According to general relativity, speed is relative, so for example if you are running at 20 km/h and a car passes you at 30 km/h, the runner is actually moving at 50 km/h relative to the car.

Now imagine that 2 spaceships are traveling both at 99% the speed of light, and they pass each other in a linear fashion. Could it be argued that from 1 spaceships perspective, you are traveling at 198% the speed of light relative to the other spaceship, according to special relativity, yet violating the constant speed of light?.

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    $\begingroup$ This is discussed in every single introduction to relativity. Every one. $\endgroup$ – dmckee --- ex-moderator kitten Dec 13 '13 at 20:28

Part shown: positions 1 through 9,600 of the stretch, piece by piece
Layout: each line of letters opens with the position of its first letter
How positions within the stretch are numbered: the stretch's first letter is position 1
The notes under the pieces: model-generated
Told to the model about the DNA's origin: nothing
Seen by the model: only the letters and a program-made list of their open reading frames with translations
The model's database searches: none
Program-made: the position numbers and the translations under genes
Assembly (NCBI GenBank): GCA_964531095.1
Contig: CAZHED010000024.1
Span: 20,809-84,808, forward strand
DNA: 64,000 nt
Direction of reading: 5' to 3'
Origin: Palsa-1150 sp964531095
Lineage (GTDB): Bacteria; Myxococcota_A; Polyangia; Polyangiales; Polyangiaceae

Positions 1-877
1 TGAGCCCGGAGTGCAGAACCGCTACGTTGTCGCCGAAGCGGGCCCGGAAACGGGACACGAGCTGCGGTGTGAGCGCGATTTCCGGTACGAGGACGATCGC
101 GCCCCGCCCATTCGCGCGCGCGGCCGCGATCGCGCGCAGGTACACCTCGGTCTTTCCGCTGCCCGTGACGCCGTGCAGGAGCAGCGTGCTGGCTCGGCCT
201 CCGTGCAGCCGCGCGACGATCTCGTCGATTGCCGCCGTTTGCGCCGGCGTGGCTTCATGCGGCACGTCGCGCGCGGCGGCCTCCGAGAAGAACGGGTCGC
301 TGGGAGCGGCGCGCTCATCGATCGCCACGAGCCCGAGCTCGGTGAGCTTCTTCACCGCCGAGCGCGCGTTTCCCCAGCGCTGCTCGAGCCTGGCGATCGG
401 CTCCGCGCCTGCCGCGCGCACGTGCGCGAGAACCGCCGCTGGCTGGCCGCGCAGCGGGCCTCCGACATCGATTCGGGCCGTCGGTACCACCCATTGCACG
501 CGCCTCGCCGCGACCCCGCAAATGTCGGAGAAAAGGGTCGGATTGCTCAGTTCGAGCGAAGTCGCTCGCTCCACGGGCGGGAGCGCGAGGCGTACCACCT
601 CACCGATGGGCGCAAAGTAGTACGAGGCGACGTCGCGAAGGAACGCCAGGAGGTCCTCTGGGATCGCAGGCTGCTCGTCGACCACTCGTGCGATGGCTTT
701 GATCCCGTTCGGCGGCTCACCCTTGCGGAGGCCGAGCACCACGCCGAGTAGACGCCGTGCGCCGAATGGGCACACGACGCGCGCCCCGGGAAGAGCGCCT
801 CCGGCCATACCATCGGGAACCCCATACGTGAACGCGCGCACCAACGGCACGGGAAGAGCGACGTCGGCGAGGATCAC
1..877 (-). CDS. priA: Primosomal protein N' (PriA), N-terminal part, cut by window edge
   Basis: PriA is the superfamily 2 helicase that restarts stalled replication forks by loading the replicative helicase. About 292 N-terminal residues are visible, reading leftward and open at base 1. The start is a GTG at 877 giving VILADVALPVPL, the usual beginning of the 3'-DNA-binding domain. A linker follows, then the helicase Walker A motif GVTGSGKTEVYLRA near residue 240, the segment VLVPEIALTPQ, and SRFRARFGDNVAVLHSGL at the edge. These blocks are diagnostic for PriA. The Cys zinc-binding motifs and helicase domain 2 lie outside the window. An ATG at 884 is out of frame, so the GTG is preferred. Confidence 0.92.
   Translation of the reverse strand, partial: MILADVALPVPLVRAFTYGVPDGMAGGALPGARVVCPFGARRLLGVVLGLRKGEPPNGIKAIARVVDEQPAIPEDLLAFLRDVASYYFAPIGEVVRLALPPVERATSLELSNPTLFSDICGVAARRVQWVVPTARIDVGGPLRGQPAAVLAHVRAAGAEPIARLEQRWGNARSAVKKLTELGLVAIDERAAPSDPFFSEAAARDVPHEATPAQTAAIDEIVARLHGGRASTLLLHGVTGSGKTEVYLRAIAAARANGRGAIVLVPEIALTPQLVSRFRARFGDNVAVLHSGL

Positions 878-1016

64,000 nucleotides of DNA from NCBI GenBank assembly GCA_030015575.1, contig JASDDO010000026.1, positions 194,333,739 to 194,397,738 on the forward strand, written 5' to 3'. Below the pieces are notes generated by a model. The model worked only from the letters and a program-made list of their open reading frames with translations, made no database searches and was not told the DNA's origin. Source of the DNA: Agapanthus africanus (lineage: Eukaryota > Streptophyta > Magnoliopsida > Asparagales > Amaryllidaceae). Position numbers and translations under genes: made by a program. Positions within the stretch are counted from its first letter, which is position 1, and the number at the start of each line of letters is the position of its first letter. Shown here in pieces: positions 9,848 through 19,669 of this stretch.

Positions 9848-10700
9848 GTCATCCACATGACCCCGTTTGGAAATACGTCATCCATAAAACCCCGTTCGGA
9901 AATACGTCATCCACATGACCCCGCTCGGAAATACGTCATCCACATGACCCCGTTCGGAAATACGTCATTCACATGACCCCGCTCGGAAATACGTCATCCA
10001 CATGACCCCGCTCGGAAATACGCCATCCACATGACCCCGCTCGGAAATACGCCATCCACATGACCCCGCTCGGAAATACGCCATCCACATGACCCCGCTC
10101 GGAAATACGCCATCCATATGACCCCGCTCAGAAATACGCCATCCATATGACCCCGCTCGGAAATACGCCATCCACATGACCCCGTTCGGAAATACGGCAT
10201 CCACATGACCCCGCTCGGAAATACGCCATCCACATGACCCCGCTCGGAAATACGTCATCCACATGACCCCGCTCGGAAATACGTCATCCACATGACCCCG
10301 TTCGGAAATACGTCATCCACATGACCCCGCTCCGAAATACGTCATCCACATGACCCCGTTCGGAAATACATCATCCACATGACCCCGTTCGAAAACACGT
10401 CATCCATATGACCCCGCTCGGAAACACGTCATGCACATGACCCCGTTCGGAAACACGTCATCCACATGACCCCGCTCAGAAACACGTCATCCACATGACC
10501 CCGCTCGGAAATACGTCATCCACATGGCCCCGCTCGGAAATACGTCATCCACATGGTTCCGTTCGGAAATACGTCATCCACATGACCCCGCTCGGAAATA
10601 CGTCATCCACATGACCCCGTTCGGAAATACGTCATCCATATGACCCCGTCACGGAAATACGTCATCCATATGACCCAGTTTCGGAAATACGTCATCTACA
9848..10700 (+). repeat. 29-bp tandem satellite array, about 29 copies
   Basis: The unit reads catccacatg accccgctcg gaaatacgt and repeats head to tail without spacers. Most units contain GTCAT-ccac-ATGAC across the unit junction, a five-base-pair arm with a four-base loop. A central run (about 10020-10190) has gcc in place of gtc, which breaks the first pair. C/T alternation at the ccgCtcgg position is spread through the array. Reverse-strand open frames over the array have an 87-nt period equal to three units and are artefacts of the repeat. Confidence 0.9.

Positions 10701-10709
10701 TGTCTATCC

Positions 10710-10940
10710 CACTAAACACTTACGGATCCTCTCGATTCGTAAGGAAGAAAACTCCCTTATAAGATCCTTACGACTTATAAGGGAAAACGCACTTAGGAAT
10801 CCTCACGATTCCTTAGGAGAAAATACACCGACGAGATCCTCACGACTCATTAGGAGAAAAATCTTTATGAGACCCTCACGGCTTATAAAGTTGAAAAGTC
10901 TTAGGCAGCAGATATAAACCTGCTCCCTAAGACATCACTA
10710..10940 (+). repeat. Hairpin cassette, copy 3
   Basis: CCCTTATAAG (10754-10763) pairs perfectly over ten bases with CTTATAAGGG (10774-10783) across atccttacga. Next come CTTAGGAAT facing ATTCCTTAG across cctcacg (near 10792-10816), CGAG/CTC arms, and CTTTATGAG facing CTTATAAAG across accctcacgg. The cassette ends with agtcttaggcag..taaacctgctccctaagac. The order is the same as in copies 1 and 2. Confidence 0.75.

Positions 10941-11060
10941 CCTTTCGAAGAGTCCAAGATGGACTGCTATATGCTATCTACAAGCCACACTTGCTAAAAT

The relativity theory goes further and implements rules how to add up speeds. In the case you described, one spceship will percieve the other one as being nearly the speed of light, but not above. The formula that has to be used to add up speeds correctly in special relativity in the described case is: $$s = \frac{v+u}{1+(vu/c^2)}$$ where $u$ and $v$ denote the speed of of each spaceship and $s$ denotes to percieved sum. With the given speeds this yields $s=0.99995\cdot c$, if I am correct.

For additional information you may consult the thread linked by Kyle, where an analogous problem was already discussed.

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